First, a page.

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Our application is collecting data points at different rates (between 500ms - 10,000ms) depending on user settings and that data is queried to plot points on a chart.

I started with the following table structure:

CREATE TABLE `monitored_parameter_data_378` (
  `id` int(10) unsigned NOT NULL AUTO_INCREMENT,
  `command_id` int(11) DEFAULT NULL,
  `data_value` varchar(255) DEFAULT NULL,
  `system_unit` varchar(255) DEFAULT NULL,
  `unit` varchar(255) DEFAULT NULL,
  `created` timestamp NOT NULL DEFAULT CURRENT_TIMESTAMP,
  PRIMARY KEY (`id`)
) ENGINE=InnoDB DEFAULT CHARSET=utf8;

Once we collected over 20,000 points (which will obviously keep growing) performance slowed down quite a bit. It is taking between 950-1,100ms to get results back so I changed the schema to the following in hopes of benefitting from having the timestamp column indexed:

CREATE TABLE `monitored_parameter_data_378_test` (
  `command_id` int(11) DEFAULT NULL,
  `data_value` varchar(255) DEFAULT NULL,
  `system_unit` varchar(255) DEFAULT NULL,
  `unit` varchar(255) DEFAULT NULL,
  `created` timestamp NOT NULL DEFAULT CURRENT_TIMESTAMP,
  KEY `CREATED_IDX` (`created`)
) ENGINE=InnoDB DEFAULT CHARSET=utf8;

Unfortunately I am not seeing any improvement in response time after making the change.

For testing and establishing a baseline I am using the following query:

SELECT * FROM <table_name> WHERE created BETWEEN '2017-01-01' AND '2017-03-13';

The indexed version of the table takes between 850ms-1,100ms to return so I am unsure of how best to proceed. When I run EXPLAIN on the queries I see that the index is being used and that 50% of the data is filtered which is much better than the 11.11% in the non-indexed version.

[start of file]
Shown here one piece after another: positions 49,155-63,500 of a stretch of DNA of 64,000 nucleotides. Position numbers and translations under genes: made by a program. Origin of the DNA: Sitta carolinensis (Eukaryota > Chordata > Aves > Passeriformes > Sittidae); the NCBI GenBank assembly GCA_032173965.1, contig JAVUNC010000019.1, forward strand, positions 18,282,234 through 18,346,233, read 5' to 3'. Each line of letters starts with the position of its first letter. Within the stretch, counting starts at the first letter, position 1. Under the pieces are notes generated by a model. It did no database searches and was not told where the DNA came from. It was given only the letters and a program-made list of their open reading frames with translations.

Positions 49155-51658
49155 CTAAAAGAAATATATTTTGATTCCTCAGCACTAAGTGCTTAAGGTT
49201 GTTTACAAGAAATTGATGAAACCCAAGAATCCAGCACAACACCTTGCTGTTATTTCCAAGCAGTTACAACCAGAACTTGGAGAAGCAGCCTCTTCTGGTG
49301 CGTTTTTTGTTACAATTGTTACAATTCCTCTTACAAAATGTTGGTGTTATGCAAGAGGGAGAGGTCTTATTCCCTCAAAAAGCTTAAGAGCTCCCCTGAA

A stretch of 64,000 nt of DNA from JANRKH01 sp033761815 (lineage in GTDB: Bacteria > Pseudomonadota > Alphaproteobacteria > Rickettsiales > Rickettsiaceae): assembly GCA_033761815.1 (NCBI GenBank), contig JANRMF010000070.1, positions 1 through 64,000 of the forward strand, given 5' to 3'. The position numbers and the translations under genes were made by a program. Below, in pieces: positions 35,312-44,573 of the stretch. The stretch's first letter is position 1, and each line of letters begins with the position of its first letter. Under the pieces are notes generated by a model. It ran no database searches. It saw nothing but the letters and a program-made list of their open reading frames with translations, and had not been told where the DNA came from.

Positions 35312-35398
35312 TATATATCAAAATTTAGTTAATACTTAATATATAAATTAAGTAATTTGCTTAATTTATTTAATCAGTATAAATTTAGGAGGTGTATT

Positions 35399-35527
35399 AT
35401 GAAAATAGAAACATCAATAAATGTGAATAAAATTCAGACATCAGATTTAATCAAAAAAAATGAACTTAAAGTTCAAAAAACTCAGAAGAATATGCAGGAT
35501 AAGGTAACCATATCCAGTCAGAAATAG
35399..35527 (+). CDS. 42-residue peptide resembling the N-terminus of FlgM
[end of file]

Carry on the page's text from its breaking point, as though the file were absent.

Does anyone have any insight on how I might take performance to the next level given the fairly simple structure and approach to pulling the data?

Note: the machine in question is Raspberry Pi

Update: I marked @a_vlad's answer as accepted yesterday because based on the original question it is correct. That said, I rewrote the logic to be done in 3 steps, first I get back the first/last point within the date range along with count of total points, second I calculate the interval between those points to based on the number of points the user wants to plot, last I query for the data by doing the following:

'SELECT * FROM monitored_parameter_data_378 WHERE id >= <variable containing first point in range> AND id <= <variable containing last point in range> AND id MOD <variable containing interval> = 0';

This gets the data back onto a chart in ~4 seconds in a table with 1,000,000 records.

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    With these straightforward queries there isn't much you can do except throw more memory and faster storage at the task. You might also want to try partitioning the table by the timestamp range. I'm curious how you measure the response time; I hope you don't include your console output performance into the picture.
    – mustaccio
    Mar 13, 2017 at 22:45